This is a photo I snapped while visiting Kunming, in the Yunnan Province of China and touring the Stone Forest National Park. This park encompasses a karst topography in southern China, near the border with Laos, Vietnam and Myanmar.
This sort of landscape forms when groundwater (or rainwater that is absorbed into the ground) mixes with carbon dioxide and forms carbonic acid. The acid dissolves calcium carbonate-based limestone or other types of soluble rock (this was limestone). Over time, in this case a million years or more, the acid can dissolve the limestone away, leaving only the most resistant rock formations. Due to the downward migration of rainfall and groundwater in this region, and the presence of more limestone beneath the Stone Forest, the forest will continue to “grow” as the terra firma surrounding it erodes away. The entire park forms a depression in the landscape actually, due to the material that has already been removed by dissolution. I’m not positive, but the rock that is remaining may have had a lower permeability or porosity than the rock that was dissolved away, leading it to be more resistive. For a more detailed explanation, visit this Univ. of Houston web site.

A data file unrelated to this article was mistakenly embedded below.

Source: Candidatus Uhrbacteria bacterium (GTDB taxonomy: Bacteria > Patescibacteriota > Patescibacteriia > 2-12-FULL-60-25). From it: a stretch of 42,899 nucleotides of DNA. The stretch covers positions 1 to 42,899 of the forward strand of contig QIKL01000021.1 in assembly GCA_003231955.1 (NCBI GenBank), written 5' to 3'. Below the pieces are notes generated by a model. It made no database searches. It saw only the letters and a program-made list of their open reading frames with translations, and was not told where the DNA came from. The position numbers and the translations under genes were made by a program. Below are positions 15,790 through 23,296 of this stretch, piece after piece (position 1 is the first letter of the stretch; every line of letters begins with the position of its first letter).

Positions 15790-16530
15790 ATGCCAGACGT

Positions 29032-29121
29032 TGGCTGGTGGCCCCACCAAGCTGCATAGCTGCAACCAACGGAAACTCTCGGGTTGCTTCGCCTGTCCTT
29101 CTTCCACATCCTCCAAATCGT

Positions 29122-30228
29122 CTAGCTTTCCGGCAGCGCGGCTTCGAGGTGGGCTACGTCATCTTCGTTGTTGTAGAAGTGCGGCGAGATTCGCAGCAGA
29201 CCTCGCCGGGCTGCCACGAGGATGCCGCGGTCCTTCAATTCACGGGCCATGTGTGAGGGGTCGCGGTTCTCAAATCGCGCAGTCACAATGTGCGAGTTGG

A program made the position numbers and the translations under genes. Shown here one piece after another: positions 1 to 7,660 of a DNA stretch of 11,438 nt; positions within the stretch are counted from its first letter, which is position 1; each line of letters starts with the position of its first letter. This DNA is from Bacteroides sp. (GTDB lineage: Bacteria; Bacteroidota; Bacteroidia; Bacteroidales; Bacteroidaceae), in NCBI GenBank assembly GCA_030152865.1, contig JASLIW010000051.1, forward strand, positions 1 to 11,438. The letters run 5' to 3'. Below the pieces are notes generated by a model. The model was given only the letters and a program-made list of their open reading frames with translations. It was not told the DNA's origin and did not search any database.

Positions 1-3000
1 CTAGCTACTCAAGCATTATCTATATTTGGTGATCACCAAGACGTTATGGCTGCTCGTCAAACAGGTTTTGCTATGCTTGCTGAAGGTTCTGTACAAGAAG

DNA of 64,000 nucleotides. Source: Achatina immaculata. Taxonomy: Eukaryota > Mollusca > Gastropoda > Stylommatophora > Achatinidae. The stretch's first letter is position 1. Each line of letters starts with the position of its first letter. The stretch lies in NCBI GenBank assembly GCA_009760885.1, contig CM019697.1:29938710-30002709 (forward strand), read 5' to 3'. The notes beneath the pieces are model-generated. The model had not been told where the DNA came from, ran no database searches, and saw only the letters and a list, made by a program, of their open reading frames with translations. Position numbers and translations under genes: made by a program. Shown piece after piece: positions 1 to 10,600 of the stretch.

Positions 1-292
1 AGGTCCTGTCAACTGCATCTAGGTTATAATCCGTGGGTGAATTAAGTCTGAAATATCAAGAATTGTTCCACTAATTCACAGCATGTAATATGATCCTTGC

As aesthetic as the landscape was, the festive costumes of the tour guides also caught my eye:
The first picture in this post was taken from the vantage point of this overlook, a little pavillion designed in a traditional Chinese style. In this shot, I loved how the color of the leaves popped against the cool gray of the rock, and how the red of the pavilion tied the scene together.